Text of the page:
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South Asia Security Monitor - No. 201
An Islamic constitution for Afghanistan?;
Burma back as a narco-state
Edited by Stephen Yates
November 2, 2007
In a move sure to further complicate the already-tenuous peace process in Afghanistan, the Taliban has published its own hard-line Islamist alternative to the country’s constitution. According to the London Telegraph, the document outlines an Afghan state where women remain veiled and uneducated, jihad is an obligation for every citizen, all "un-Islamic thought" is banned, and human rights – which are “contrary to the teachings of Islam” - would be ignored. All violators of these tenets, the document lays out, are to be punished according to the Taliban's strict interpretation of sharia law.
The move is a milestone for the ousted Islamist movement, observers say. According to author Ahmed Rashid, it is the "first time the Taliban has clearly set out its aims" in the political arena.
As part of the latest agreement hammered out in the Six Party Talks, North Korea has agreed to "declare all of its nuclear programs and disable its main atomic reactor" by the end of this year, the Agence France Presse reports. The commitment is the second phase of a long-running process to curb the Stalinist country’s nuclear drive – a plan outlined by the DPRK, China, Russia, Japan, the United States and South Korea back in February. As part of the arrangement, North Korea will disable its five-megawatt plutonium reactor and two other key facilities at Yongbyon by December 31st. In return, it will receive 900,000 tons of oil or its equivalent in aid from the other five nations.
Burma's military junta is now extending its violent crackdown – launched in late September – to journalists, detaining anyone accused of having taken photos and leaking them to other countries, Der Spiegel reports. Burma's state radio is currently spearheading a campaign to berate and threaten journalist who are critical of the country's military junta, calling them "public nuisances" and "saboteurs." Meanwhile, several Burmese journalists have reportedly been arrested and many are suspected of having "disappeared."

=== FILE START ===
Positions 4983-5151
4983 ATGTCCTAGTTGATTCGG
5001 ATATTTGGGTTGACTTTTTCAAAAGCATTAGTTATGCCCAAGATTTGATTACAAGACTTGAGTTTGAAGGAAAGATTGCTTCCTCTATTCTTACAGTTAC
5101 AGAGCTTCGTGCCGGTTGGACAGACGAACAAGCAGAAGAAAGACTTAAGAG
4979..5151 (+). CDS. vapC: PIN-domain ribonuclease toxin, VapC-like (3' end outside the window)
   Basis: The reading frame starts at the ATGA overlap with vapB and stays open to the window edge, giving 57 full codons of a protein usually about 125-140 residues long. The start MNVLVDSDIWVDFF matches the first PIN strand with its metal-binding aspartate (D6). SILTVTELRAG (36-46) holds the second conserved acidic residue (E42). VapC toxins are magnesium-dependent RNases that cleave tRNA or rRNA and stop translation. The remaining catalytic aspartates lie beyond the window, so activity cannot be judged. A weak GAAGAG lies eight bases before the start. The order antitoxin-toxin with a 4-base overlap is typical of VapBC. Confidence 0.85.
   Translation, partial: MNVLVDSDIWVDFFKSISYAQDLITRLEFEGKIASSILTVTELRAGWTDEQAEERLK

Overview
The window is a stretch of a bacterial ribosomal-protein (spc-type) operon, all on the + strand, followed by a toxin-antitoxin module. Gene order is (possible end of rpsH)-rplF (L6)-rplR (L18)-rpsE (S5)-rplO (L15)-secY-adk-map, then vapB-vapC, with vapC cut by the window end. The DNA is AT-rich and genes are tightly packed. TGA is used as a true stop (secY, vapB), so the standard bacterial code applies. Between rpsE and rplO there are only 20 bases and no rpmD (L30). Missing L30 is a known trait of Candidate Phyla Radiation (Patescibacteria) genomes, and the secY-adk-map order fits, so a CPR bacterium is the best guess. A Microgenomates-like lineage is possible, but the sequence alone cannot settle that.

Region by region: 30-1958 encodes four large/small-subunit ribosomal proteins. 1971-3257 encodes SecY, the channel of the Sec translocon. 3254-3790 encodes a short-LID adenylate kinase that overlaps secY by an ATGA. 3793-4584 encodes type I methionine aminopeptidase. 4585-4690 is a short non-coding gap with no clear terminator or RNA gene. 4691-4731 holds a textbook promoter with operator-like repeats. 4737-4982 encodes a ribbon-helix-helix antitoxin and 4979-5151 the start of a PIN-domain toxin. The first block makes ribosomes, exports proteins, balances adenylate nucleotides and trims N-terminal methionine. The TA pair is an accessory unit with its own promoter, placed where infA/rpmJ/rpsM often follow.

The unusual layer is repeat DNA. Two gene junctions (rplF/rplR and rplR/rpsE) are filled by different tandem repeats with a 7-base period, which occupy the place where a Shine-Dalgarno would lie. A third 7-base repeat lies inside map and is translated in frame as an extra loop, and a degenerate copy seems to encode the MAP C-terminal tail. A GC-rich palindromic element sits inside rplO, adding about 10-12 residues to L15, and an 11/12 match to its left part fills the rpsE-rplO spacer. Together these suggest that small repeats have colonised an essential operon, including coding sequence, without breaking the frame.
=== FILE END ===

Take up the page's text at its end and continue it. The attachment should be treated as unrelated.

Growing concern over China's expanding maritime presence has led Japan to announce that it will deploy sophisticated fighter aircraft to the southernmost island chain of Okinawa. According to Defense News, the Japanese Air Self-Defense Force will shift twenty F-15s from their current station in Tokyo to Okinawa's Naha base by March of 2009, replace a similar number of aging F-4 aircraft already stationed there. "The Japanese government cannot say that China is a threat, but we are showing concern," Foreign Minister Masahiko Komura has told reporters. The announcement comes as Japan, the U.S. and Australia hold their first ever joint military drill in the East China Sea. According to defense officials, those maneuvers are aimed at "improving techniques in fields such as communications and search-and-rescue operations, as well as helping build mutual confidence."
After years of comparative decline, Burma is experiencing an "alarming upsurge" of illicit drug production, analysts say. "Over the past years, Myanmar [Burma] was priced out of the opium market by much higher yields and cultivation in Afghanistan," says Antonio Maria Costa, head of the UN's Office of Drugs and Crime. But a sharp increase in Burmese production this year "undermines progress towards a drug-free south-east Asia." The Financial Times reports that the opium crop in Burma shot up almost 30 percent this year, reaching 27,000 hectares, while higher yields boosted production by almost 50 percent. Production is concentrated in the country’s south and east Shan states, where corruption, collusion by authorities and weak border security are fueling the resurgence.